I agree, we need to look at the costs of a policy and make the unhappy decision of deciding how many additional assaults / rapes are OK.
If we try to make rational public policy we can assign a value to life, to suffering etc. This is already done by policy makers - its well known that certain money expenditures can make predictable reductions in death rates(through improved emergency response). - so any time money is spent it is trading lives for something else. A typical value for human life is in the $10M range.
We have to be VERY careful though. Value of life doesn't mean that we want breeding farms to produce as much human life as possible. Cost of death doesn't mean that we want to kill every human on the planet so that the number of deaths in the long term is reduced. Its easy to get trapped by false optimizations.
All that said, how to balance trans, gay, racial etc rights against costs?
There is direct physical risk. I don't know if there are any statistics on the rate of sexual assaults by trans persons relative to the average population. If we then look for assaults by trans persons using facilities not of their birth gender there is probably even less data. My guess is that assaults by trans persons will be no larger than assaults by college athletes (both relative to the average population), and we tolerate college athletics. I have no number though to support or oppose this.
The benefits to trans people are pretty high because acceptance is important to them.
The cost of discomfort is more difficult. How many people are we willing to make uncomfortable in order to make some number of people happier? Is someone's discomfort at seeing a trans person the same as a trans person's discomfort at not being accepted? Or are they fundamentally different? I have no way to measure this. Hmm. tricky.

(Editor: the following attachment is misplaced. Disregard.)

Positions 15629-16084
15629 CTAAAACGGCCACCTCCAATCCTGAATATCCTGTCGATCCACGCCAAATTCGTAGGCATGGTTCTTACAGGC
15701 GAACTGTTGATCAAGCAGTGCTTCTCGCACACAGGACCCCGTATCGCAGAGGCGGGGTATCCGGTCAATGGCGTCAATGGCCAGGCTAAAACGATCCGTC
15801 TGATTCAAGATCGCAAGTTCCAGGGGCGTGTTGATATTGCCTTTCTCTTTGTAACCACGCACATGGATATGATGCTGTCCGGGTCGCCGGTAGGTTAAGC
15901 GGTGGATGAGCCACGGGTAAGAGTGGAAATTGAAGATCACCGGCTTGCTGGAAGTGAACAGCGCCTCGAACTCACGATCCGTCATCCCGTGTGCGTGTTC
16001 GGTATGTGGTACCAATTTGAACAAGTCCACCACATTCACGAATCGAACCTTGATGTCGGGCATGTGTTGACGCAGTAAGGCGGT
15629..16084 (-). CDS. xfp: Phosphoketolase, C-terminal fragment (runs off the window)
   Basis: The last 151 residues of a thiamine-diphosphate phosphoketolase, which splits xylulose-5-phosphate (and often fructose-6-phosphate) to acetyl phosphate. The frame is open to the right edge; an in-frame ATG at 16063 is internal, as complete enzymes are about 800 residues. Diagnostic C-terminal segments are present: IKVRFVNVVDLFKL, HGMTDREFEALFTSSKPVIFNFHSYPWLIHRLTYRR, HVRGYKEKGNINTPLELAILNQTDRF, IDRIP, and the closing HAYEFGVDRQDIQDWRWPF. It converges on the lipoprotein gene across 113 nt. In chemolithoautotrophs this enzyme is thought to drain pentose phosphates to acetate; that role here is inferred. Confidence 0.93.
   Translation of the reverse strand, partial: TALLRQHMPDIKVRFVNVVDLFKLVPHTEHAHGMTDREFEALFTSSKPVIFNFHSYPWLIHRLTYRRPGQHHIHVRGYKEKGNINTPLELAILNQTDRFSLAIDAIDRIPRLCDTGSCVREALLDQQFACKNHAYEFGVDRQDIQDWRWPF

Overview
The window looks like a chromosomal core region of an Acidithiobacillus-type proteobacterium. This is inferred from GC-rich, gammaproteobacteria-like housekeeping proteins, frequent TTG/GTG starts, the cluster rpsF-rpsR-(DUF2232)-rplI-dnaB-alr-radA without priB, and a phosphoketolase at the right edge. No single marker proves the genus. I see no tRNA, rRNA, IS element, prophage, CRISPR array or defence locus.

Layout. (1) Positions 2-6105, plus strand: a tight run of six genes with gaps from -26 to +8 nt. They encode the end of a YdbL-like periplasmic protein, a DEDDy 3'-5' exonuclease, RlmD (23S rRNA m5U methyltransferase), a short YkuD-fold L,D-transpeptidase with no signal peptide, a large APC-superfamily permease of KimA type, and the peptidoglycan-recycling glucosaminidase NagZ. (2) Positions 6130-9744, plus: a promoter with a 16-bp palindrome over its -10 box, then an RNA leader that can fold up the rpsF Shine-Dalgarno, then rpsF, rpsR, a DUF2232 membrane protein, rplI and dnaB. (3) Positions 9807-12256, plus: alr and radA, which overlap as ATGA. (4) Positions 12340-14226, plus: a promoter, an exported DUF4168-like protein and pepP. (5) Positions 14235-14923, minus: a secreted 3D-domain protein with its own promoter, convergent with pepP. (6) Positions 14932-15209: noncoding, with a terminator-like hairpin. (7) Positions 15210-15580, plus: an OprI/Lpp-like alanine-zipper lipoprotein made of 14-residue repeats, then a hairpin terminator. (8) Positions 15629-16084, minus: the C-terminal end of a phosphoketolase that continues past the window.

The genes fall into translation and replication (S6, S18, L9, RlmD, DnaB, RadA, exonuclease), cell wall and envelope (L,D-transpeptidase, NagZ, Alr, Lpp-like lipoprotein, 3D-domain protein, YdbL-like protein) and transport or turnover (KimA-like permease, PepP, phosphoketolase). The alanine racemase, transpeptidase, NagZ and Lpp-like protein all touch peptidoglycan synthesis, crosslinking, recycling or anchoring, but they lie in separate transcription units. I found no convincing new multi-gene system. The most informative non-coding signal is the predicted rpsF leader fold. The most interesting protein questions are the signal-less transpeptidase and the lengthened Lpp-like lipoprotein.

I'm all for rational policy, but sometimes things cannot be represented by numbers. So instead I'll take a sort of big picture look. When I look at societies that are accepting of a wide range of (non-harmful) behaviors relative to those that do not accept these behaviors, I personally much prefer the accepting ones.
My largest objection to many Islamic countries is that they so greatly restrict behavior: specific dress for women, no drinking, no extra-marital sex. Especially important is the extremely limited rights for women, generally argued as being required for "moral" reasons.
I would much prefer to live in a country that allows an uncomfortably wide range of behaviors than one that overly limits behaviors.
I am willing to accept gays, trans people, fundamentalist Christians and Muslims, Vegans, radical feminists, hunters, snowflake liberals, drunken frat boys, survivalists, neo-Nazis (non violent), gun collectors, etc - all of whose behavior makes me uncomfortable in some ways, in return for being allowed to behave the way I want, even though it makes other people uncomfortable.
Also, on the shower issue... would you say that public policy should serve the public? So if we are talking about either A) forcing people to let this happen to their kids or B) forcing them to not let it happen, would it be fair to say that the policy should be based on serving the public? Is the public better served by forcing A) or B)?
If we force A), how many rapes/sexual assaults would be necessary as a result in a given year, to display that it was not worth the gain in comfort for <1% of the population? How much discomfort should the remaining >99% of the population have to suffer for the comfort of that <1%?
These seem like legitimate questions, you being a utilitarian and all.